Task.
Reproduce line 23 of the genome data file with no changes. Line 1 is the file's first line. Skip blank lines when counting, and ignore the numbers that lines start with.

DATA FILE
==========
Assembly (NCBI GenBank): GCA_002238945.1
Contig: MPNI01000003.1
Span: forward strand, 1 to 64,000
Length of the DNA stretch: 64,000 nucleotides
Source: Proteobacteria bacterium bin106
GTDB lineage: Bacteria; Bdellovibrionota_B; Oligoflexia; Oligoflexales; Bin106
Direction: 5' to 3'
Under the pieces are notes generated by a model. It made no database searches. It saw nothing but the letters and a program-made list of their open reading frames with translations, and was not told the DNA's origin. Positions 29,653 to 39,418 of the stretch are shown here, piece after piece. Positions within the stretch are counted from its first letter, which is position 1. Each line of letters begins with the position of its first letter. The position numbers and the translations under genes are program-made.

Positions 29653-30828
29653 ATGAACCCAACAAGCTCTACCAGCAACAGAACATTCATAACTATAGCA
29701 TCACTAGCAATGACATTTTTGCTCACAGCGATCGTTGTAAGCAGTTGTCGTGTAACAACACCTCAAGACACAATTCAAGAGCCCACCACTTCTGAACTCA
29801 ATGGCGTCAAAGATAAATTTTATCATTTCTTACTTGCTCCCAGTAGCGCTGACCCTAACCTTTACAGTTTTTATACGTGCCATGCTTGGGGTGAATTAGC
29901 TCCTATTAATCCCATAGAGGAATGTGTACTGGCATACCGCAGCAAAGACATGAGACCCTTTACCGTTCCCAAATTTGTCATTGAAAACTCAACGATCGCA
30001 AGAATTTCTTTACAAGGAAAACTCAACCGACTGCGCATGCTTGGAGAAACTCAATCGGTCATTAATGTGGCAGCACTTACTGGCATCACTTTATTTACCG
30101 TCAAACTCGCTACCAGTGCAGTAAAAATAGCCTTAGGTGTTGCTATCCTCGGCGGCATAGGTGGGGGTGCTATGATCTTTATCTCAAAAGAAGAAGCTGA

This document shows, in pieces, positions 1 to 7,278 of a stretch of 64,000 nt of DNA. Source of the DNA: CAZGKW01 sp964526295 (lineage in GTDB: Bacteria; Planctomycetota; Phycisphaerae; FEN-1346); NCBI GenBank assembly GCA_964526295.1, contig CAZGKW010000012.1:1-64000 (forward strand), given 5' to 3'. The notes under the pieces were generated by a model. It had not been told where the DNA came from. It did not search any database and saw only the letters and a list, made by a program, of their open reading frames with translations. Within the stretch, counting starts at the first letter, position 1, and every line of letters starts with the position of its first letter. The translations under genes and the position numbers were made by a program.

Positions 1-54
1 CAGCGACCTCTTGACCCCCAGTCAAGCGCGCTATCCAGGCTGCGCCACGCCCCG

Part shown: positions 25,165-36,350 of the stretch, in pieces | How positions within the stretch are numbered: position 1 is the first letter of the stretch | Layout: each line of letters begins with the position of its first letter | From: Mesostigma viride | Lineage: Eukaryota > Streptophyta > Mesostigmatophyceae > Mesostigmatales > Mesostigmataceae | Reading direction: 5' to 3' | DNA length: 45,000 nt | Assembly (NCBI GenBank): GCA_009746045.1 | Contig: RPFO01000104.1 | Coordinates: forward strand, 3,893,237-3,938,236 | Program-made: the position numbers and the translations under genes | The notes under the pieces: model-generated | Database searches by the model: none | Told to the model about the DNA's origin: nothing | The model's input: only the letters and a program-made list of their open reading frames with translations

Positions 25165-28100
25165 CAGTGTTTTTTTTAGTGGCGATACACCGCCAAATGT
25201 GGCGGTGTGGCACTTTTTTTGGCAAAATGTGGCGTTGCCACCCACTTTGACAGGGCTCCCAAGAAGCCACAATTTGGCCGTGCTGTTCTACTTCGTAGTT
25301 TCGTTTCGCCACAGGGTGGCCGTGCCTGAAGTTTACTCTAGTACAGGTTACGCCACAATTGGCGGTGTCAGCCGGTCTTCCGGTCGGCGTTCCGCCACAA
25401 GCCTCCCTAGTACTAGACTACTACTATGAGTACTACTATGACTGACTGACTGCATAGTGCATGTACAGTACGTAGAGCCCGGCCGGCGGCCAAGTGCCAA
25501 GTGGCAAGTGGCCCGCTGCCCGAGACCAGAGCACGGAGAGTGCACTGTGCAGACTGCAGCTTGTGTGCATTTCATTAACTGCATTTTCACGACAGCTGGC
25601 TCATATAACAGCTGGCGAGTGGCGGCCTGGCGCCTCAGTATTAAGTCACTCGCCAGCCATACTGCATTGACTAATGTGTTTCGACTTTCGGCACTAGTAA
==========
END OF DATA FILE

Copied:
25301 TCGTTTCGCCACAGGGTGGCCGTGCCTGAAGTTTACTCTAGTACAGGTTACGCCACAATTGGCGGTGTCAGCCGGTCTTCCGGTCGGCGTTCCGCCACAA